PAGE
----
New To Blu ~ The Reef


The Facts

Synopsis:  A great white shark hunts the crew of a capsized sailboat along the Great Barrier Reef.
Stars: Damian Walshe-Howling, Gyton Grantley, Zoe Naylor, Adrienne Pickering
Director: Andrew Traucki
Rated: R
Running Length: 94 minutes
TMMM Score: (8/10)
Review: As far as films go, those that know me well are aware there are three types of movies that I’m nearly instantly sold on: airplane movies, movies set in outer space, and movies with sharks.  I’m ever so glad that I waited until after I returned from my Hawaiian vacation to take in this shark tale – seeing it before wouldn’t have stopped me from venturing out into the open waters but I would surely have been on the lookout for a fin or two while dog paddling to in the Pacific Ocean.

If the plot to this one sounds eerily similar to 2003’s Open Water well…it’s because it is essentially the same.  I was and am still a fan of what Open Water did with the genre and how it used its miniscule budget to create great atmosphere out of what we didn’t see.  What separates The Reef from Open Water is a bit more style, a bit more substance, and a lot more scares courtesy of strong production values.  After dozens of lame SyFy Channel movies about sharks (two-headed ones, ones that battle octopi, ones that are half octopi, ones that had lunch with Phyllis Diller {ok…that wasn’t real but it’s probably in development}) we finally receive a decent movie with (PUN INCOMING!) bite.  Leave it to our friends down under to present us with a plot that is ‘based on true events’ but keep us guessing as to how it will all turn out.

After their boat capsizes after a day of fun and sun, five people need to decide whether to stick it out on the sinking boat or try to swim the ten or twelve miles in the direction they think land is.  It’s a gamble either way but as one actor states “I’m not going in the water.  I’ve fished these waters…I know what’s in there.”  Without breaking into a chorus of ‘Should I Stay or Should I Go’ the decision to make the swim is decided upon and they head out to shore.  This is a movie that takes its time and lets your mind unleash the scare on you.  More than one time I found myself involuntarily drawing my legs up beneath me when I sensed a set of jaws was about to emerge from the surf.  In many cases, the scare was only in my brain and to its credit, the movie relies on cheap ‘gotcha’ moments very fleetingly.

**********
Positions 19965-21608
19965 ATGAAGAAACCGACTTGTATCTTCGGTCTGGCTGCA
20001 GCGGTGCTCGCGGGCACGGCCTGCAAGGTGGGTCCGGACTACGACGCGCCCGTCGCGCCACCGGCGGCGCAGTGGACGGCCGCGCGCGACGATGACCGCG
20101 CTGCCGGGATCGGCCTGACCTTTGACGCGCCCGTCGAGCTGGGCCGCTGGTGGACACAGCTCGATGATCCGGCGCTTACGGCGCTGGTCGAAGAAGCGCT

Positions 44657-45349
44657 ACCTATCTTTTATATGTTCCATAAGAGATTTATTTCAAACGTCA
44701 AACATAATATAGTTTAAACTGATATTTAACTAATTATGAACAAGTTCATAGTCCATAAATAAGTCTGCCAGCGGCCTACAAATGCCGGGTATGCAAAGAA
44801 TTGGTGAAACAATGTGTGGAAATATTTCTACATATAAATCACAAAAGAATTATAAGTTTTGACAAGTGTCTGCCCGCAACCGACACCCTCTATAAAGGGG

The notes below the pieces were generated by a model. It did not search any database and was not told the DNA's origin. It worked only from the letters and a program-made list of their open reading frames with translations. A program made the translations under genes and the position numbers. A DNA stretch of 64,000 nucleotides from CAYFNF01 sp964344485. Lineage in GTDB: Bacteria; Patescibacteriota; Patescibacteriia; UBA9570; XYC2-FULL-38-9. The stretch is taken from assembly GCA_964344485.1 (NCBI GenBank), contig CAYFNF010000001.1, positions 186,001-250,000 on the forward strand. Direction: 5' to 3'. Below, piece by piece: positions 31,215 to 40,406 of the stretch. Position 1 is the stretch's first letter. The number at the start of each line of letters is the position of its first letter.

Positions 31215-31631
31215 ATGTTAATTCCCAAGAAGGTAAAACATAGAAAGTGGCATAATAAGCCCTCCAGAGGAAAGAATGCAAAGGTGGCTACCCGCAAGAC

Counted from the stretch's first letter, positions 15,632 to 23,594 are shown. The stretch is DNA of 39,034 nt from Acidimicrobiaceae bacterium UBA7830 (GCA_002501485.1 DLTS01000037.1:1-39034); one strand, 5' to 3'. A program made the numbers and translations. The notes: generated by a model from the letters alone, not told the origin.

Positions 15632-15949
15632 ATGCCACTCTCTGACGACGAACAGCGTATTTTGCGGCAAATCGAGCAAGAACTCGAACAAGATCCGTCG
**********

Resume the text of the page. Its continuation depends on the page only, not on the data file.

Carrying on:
The entirely Australian cast aren’t familiar faces to me but work together well to establish their roles as hero, damsel in distress, shrieker, and sacrificial lamb.  I’ll leave it to you to determine who is who because it does change throughout the movie which adds to the overall feeling that you don’t know who (if any) will make it out of the water.  Ably directed by Traucki (who also helmed the nice crocodile movie Black Water), the movie is 90 minutes of solid filmmaking.  The score is unobtrusive in a Tangerine Dream-y sort of way and the underwater photography is incredible.  Like Open Water, the budget for this wasn’t huge but it’s clear it was all spent in the right places.   There is precious little CGI shark work and what there is is impressive.  The rest of the stock shark photography looks natural and works well to create some high tension.  I got the shivers when the camera lingered on the depths and slowly, slowly, slowly you start to see a marauding shark appear from the blackness.  That, to me, is scarier than a fast attack – when the swimmers see the danger coming toward them and have no escape.

Out on Blu-Ray for a while now, this is one to look up if you have a taste for this kind of film.  It’s not overly gory or cheesy and the actors are nice to look at especially when their Oz accents come out.